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RED SOX NOTEBOOK

New rule means Red Sox will be sliding into home

Catcher collisions are tweaked, not banned

Don’t expect to see many more collisions like this one between the Red Sox’ David Ross and Tigers catcher Alex Avila.

Matt Slocum/Associated Press

Don’t expect to see many more collisions like this one between the Red Sox’ David Ross and Tigers catcher Alex Avila.

FORT MYERS, Fla. — Major League Baseball and the MLB Players Association agreed on a rule change Monday, announcing the much-discussed revision that will ban purposeful collisions at home plate.

Rule 7.13 now says that a runner cannot initiate contact with the catcher (or another defensive player) when attempting to score. Catchers can block the plate but only after gaining possession of the ball.

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In the view of Red Sox manager John Farrell, little will change for the catchers. But he believes all runners should now slide into home to avoid collisions.

“There’s no contact, no collision,” Farrell said.

Runners who plow into the catcher will be called out and could face ejection or suspension. The play will be subject to video review.

Catchers have to provide a reasonable lane to the plate in the judgment of the umpire. In that sense, it is similar to other bases.

“The rule does not change as far as it relates to the defense player,” Farrell said. “It’s just that the base runner cannot run the catcher over.”

Red Sox catcher David Ross said he would review the wording of the rule to determine just how much of an advantage the catcher can gain.

“It’s not that you’re looking for a loophole,” he said. “You just want to see what you can do and can’t do and how you can make it work for you. I’m sure the coaches will be talking a lot about this.”

Ross said he appreciates the intent of the rule, which is to further protect catchers. He’s not sure about changing what was a fundamental aspect of the game.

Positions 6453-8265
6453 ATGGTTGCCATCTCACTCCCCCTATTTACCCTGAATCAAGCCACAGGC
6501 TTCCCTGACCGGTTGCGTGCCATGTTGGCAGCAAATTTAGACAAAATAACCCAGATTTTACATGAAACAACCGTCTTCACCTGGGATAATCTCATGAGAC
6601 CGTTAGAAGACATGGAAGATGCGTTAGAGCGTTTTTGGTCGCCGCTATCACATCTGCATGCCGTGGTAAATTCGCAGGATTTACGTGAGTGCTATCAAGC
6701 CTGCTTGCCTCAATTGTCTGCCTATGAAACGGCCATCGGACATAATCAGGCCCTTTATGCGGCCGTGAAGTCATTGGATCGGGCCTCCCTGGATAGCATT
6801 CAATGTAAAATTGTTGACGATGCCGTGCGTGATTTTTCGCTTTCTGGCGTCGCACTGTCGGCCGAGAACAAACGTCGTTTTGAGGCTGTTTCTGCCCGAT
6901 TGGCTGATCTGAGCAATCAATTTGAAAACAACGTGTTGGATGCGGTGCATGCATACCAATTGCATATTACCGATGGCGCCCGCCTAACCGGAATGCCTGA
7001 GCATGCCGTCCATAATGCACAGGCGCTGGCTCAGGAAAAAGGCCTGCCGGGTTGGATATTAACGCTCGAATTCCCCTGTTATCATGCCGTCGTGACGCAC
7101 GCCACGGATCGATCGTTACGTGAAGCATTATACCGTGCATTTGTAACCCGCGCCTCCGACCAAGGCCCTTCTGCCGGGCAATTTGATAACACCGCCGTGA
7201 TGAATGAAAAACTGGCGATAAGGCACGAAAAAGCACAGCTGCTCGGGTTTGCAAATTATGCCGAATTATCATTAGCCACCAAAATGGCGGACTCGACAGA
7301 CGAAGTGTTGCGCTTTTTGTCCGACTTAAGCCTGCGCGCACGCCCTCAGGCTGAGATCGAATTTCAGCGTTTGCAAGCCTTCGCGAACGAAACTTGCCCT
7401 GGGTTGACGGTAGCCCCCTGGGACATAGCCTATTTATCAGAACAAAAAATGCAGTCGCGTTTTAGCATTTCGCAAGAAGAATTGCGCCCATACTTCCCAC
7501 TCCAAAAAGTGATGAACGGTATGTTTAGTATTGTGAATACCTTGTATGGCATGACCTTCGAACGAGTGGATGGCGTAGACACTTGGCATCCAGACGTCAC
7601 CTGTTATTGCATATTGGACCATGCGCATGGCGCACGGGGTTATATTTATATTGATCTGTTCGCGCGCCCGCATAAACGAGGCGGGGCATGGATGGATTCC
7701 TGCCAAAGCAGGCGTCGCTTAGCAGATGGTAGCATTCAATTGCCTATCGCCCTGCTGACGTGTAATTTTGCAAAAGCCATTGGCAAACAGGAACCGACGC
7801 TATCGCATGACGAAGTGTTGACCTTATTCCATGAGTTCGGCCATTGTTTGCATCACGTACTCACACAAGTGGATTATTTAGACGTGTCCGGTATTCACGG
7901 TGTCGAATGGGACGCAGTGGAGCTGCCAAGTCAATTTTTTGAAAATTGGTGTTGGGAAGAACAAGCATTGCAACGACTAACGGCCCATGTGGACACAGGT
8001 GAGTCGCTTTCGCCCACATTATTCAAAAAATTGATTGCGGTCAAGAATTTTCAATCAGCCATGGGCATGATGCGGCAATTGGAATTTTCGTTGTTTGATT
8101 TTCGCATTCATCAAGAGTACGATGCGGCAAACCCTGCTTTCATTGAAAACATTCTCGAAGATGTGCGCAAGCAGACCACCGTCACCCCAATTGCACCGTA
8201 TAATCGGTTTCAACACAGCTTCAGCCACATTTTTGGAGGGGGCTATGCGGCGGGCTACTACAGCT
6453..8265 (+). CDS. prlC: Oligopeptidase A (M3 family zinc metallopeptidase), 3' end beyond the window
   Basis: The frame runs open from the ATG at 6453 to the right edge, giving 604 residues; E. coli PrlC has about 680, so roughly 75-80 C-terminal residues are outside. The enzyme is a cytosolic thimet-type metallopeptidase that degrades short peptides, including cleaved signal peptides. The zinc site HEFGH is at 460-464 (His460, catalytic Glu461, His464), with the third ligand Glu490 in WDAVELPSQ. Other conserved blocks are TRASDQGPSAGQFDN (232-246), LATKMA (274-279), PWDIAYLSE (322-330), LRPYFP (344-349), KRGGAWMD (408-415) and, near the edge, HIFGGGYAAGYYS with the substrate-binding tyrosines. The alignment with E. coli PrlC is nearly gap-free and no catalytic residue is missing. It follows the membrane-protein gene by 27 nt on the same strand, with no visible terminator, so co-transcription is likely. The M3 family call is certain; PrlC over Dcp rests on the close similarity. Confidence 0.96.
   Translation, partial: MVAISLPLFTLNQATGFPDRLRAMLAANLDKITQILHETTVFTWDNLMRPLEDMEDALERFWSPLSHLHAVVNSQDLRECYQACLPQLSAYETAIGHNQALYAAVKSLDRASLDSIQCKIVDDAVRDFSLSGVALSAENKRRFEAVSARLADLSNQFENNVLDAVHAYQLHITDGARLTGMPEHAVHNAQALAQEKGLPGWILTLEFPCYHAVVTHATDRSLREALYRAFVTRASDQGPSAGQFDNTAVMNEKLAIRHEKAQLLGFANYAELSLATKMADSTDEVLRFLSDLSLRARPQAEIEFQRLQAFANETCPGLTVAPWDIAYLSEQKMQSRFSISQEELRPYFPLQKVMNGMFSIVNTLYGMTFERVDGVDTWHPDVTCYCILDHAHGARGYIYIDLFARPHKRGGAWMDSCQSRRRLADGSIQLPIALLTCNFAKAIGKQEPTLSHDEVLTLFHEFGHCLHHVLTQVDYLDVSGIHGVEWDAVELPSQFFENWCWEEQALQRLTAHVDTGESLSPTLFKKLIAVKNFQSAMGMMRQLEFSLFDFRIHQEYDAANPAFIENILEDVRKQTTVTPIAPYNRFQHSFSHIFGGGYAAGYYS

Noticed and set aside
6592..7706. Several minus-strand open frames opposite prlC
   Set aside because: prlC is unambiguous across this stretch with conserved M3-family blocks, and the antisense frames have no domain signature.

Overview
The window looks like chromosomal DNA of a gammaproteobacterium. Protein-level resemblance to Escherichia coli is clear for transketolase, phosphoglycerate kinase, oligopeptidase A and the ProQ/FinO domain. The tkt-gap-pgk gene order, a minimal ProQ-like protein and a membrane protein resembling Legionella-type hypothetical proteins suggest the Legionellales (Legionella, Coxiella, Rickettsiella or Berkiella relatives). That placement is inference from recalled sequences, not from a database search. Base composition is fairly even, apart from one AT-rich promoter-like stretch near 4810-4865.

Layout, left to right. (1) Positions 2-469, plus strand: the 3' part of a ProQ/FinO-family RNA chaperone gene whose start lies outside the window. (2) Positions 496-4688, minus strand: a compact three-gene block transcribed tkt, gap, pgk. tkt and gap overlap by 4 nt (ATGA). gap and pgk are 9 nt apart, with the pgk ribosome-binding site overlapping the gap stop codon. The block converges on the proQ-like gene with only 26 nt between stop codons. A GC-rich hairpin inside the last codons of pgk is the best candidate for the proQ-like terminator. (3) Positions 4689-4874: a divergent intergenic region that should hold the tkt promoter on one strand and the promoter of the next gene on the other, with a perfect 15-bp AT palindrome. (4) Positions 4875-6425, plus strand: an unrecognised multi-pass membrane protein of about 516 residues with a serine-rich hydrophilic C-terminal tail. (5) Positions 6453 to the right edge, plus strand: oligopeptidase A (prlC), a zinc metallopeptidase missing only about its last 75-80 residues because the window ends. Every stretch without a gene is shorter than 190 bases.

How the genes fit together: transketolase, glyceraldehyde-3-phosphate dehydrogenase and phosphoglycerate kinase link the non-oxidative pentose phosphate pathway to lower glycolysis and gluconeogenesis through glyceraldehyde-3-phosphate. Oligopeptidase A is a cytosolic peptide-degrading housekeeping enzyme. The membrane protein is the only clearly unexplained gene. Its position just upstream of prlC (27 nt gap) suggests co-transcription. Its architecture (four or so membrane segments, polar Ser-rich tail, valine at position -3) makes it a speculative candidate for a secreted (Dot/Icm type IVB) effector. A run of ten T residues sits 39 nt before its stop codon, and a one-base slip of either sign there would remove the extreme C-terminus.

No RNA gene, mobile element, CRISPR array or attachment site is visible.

“I don’t want to get run over and I don’t want to run somebody over,” he said. “It’ll take some time to adjust but we will.”

The rule will be reviewed by a committee of players and managers during the season and afterward, and changes could be made.

Commercial success

Koji Uehara likes to joke that his fame in Japan pales in comparison with that of players such as Yu Darvish and Masahiro Tanaka, even after he played such a huge role for the Red Sox last season.

But fame did have some rewards for Uehara. He was signed to promote a beer brand in Japan, Suntory Premium Malt, and filmed a commercial. The ad shows the closer sitting at a bar and drinking a glass of beer with a satisfying “Ahhh” at the end.

“Please try it,” Uehara said. “It’s coming here, so we’ll give you some.”

Uehara said he also wrote a book about his experiences last season.

Peavy throws BP

Jake Peavy threw live batting practice for the first time in camp. A sore right ring finger set him back a few days.

“It was my third time off the mound,” he said. “I’ve made huge progress with my finger. I feel a whole lot better gripping the ball and fastball command is coming.”

Peavy was in bed much of Sunday, dealing with flu-like symptoms.

“I just need to get going,” he said.

Farrell said that while Peavy had a minor setback because of his finger, it’s not something that would cause him to miss any of his scheduled starts in spring training.

Nava goes slow

Daniel Nava hasn’t swung a bat in four days because of a nerve issue in his neck. He was on the field taking grounders and throwing but was held back from hitting. He hopes to get started again soon. “It’s just a minor little thing I’m working on,” Nava said. “There’s no point of going too fast and then all of a sudden we’re set back two or three weeks. I’ve been out there for ground balls, throwing, shagging fly balls. The final step will be just getting swings down.” Nava is not expected to play in the college doubleheader Thursday . . . Good sign for Grady Sizemore: He is scheduled to play in one of the college doubleheader games. Sizemore is trying to make the Opening Day roster after missing the last two seasons dealing with injuries.

Peter Abraham can be reached at pabraham@globe.com. Follow him on Twitter @peteabe.
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